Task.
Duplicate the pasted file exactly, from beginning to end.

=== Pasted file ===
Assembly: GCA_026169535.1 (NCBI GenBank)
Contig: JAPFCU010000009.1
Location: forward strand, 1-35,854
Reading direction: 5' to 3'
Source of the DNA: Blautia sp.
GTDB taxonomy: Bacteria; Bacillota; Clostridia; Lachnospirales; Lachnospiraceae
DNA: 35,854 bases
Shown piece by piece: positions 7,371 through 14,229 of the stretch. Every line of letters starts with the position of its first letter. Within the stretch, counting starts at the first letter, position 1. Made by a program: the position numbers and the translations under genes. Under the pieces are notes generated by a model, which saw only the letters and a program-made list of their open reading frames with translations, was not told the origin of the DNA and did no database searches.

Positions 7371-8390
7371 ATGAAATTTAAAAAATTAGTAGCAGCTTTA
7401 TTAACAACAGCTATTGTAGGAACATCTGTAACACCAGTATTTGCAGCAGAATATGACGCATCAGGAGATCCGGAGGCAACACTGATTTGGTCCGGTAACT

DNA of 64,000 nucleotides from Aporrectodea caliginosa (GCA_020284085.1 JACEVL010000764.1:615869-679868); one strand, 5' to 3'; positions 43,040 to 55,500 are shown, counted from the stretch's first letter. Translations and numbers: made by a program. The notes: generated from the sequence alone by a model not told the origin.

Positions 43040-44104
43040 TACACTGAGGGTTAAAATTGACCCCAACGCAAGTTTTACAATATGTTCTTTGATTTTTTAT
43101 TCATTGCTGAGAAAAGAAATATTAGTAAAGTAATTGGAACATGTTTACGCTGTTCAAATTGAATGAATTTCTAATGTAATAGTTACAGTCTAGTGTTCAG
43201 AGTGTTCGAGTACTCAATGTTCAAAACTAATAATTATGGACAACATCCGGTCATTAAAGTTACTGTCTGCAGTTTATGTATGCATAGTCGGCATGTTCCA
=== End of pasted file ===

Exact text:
Assembly: GCA_026169535.1 (NCBI GenBank)
Contig: JAPFCU010000009.1
Location: forward strand, 1-35,854
Reading direction: 5' to 3'
Source of the DNA: Blautia sp.
GTDB taxonomy: Bacteria; Bacillota; Clostridia; Lachnospirales; Lachnospiraceae
DNA: 35,854 bases
Shown piece by piece: positions 7,371 through 14,229 of the stretch. Every line of letters starts with the position of its first letter. Within the stretch, counting starts at the first letter, position 1. Made by a program: the position numbers and the translations under genes. Under the pieces are notes generated by a model, which saw only the letters and a program-made list of their open reading frames with translations, was not told the origin of the DNA and did no database searches.

Positions 7371-8390
7371 ATGAAATTTAAAAAATTAGTAGCAGCTTTA
7401 TTAACAACAGCTATTGTAGGAACATCTGTAACACCAGTATTTGCAGCAGAATATGACGCATCAGGAGATCCGGAGGCAACACTGATTTGGTCCGGTAACT

DNA of 64,000 nucleotides from Aporrectodea caliginosa (GCA_020284085.1 JACEVL010000764.1:615869-679868); one strand, 5' to 3'; positions 43,040 to 55,500 are shown, counted from the stretch's first letter. Translations and numbers: made by a program. The notes: generated from the sequence alone by a model not told the origin.

Positions 43040-44104
43040 TACACTGAGGGTTAAAATTGACCCCAACGCAAGTTTTACAATATGTTCTTTGATTTTTTAT
43101 TCATTGCTGAGAAAAGAAATATTAGTAAAGTAATTGGAACATGTTTACGCTGTTCAAATTGAATGAATTTCTAATGTAATAGTTACAGTCTAGTGTTCAG
43201 AGTGTTCGAGTACTCAATGTTCAAAACTAATAATTATGGACAACATCCGGTCATTAAAGTTACTGTCTGCAGTTTATGTATGCATAGTCGGCATGTTCCA